The coroutine in the following example is as simple as it can be. It awaits on the predefined Awaitable std::suspend_never().

    // startJob.cpp
    
    #include <coroutine>
    #include <iostream>
     
    struct Job { 
        struct promise_type;
        using handle_type = std::coroutine_handle<promise_type>;
        handle_type coro;
        Job(handle_type h): coro(h){}
        ~Job() {
            if ( coro ) coro.destroy();
        }
        void start() {
            coro.resume();                                    // (6) 
        }
    
    
        struct promise_type {
            auto get_return_object() { 
                return Job{handle_type::from_promise(*this)};
            }
            std::suspend_always initial_suspend() {           // (4)
                std::cout << "    Preparing job" << '\n';
                return {}; 
            }
            std::suspend_always final_suspend() noexcept {    // (7)
                std::cout << "    Performing job" << '\n'; 
                return {}; 
            }
            void return_void() {}
            void unhandled_exception() {}
        
        };
    };
     
    Job prepareJob() {                                        // (1)
        co_await std::suspend_never();                        // (2)
    }
     
    int main() {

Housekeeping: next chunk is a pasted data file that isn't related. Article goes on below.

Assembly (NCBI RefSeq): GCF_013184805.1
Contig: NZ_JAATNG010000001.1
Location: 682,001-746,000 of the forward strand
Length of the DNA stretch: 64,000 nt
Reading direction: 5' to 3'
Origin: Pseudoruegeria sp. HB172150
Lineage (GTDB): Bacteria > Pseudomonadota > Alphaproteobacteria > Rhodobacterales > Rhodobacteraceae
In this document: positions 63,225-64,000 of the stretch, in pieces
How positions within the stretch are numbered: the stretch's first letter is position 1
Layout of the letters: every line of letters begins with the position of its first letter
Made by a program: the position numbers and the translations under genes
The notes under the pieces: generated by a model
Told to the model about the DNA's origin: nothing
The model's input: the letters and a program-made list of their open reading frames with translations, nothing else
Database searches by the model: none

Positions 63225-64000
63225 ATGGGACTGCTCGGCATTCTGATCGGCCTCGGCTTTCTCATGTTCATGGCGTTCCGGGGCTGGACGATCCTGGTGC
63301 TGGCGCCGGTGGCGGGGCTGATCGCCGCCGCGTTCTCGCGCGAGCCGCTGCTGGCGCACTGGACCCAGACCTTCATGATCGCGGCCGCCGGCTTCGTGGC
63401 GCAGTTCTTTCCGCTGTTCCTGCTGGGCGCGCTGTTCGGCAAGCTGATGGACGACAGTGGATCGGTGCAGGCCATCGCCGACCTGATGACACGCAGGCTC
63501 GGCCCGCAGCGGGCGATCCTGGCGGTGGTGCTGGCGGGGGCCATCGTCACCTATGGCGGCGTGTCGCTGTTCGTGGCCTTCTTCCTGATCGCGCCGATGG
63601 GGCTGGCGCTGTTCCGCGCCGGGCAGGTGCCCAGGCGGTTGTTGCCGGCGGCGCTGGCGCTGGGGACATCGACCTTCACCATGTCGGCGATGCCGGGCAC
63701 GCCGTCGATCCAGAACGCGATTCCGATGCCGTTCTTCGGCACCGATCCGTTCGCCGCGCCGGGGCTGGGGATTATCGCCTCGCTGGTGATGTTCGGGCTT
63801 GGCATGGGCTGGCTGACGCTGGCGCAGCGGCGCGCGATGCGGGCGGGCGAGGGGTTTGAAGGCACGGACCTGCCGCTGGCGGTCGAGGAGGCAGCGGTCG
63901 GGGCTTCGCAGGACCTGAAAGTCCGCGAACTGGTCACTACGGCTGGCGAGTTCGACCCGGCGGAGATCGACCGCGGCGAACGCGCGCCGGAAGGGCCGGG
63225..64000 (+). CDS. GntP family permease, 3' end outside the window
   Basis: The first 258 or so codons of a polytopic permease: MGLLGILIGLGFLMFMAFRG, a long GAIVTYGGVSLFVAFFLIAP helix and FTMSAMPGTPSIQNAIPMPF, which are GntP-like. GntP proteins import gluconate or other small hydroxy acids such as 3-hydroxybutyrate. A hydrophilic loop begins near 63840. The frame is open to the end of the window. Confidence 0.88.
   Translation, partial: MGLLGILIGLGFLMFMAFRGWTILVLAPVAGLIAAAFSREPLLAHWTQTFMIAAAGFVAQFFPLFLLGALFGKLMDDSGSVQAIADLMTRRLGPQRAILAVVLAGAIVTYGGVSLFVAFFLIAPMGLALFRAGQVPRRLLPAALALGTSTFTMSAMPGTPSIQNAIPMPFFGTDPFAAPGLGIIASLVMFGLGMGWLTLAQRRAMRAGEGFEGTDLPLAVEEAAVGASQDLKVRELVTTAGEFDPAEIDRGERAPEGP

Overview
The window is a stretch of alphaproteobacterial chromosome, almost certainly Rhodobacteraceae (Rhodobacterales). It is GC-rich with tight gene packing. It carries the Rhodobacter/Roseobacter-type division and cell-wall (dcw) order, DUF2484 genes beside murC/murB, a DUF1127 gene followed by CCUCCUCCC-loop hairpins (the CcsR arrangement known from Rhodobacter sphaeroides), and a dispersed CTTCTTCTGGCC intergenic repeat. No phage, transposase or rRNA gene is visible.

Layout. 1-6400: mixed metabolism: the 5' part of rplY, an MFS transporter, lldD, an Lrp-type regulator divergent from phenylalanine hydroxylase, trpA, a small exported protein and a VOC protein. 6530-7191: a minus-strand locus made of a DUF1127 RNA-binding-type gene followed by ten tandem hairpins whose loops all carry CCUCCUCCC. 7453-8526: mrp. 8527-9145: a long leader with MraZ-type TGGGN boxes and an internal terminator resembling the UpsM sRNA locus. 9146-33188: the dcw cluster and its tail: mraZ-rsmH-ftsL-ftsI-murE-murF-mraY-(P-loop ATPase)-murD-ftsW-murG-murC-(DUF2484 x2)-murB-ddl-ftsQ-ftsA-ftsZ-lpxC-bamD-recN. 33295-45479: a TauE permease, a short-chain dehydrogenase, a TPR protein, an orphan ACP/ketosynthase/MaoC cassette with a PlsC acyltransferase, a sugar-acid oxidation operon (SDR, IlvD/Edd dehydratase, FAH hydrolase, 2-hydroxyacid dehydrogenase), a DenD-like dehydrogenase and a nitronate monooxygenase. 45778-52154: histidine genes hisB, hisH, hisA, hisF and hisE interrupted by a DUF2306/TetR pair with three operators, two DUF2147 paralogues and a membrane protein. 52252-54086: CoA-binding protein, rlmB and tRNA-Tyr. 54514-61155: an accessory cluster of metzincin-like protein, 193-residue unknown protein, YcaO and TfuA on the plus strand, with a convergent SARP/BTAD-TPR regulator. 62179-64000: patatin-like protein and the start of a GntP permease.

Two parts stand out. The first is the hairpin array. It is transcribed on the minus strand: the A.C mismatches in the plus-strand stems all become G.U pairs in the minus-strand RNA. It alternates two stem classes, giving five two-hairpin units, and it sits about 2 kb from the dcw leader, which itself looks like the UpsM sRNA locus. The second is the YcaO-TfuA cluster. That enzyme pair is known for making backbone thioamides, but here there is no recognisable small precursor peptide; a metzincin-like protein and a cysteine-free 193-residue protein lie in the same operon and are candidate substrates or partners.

std::cout <<  "Before job" << '\n';
    
        auto job = prepareJob();                              // (3)                       
        job.start();                                          // (5)  
    
        std::cout <<  "After job" <<  '\n';
    
    }
    

    You may think that the coroutine prepareJob (line 1) is meaningless because the Awaitable always suspends. No! The function prepareJob is at least a coroutine factory using co_await (line 2) and returning a coroutine object. The function call prepareJob() in line 3 creates the coroutine object of type Job. When you study the data type Job, you recognize that the coroutine object is immediately suspended because the member function of the promise returns the Awaitable std::suspend_always (line 5). This is precisely why the function call job.start (line 5) is necessary to resume the coroutine (line 6). The member function final_suspend() also returns std::suspend_always (line 27).

    startJob

    The program startJob.cpp is an ideal starting point for further experiments. First, making the workflow transparent eases its understanding.

    The Transparent Awaiter Workflow

    I added a few comments to the previous program.

    // startJobWithComments.cpp
    
    #include <coroutine>
    #include <iostream>
    
    struct MySuspendAlways {                                  // (1)
        bool await_ready() const noexcept { 
            std::cout << "        MySuspendAlways::await_ready"  << '\n';
            return false; 
        }
        void await_suspend(std::coroutine_handle<>) const noexcept {
            std::cout << "        MySuspendAlways::await_suspend"  << '\n';
    
        }
        void await_resume() const noexcept {
            std::cout << "        MySuspendAlways::await_resume"  << '\n';
        }
    };
    
    struct MySuspendNever {                                  // (2)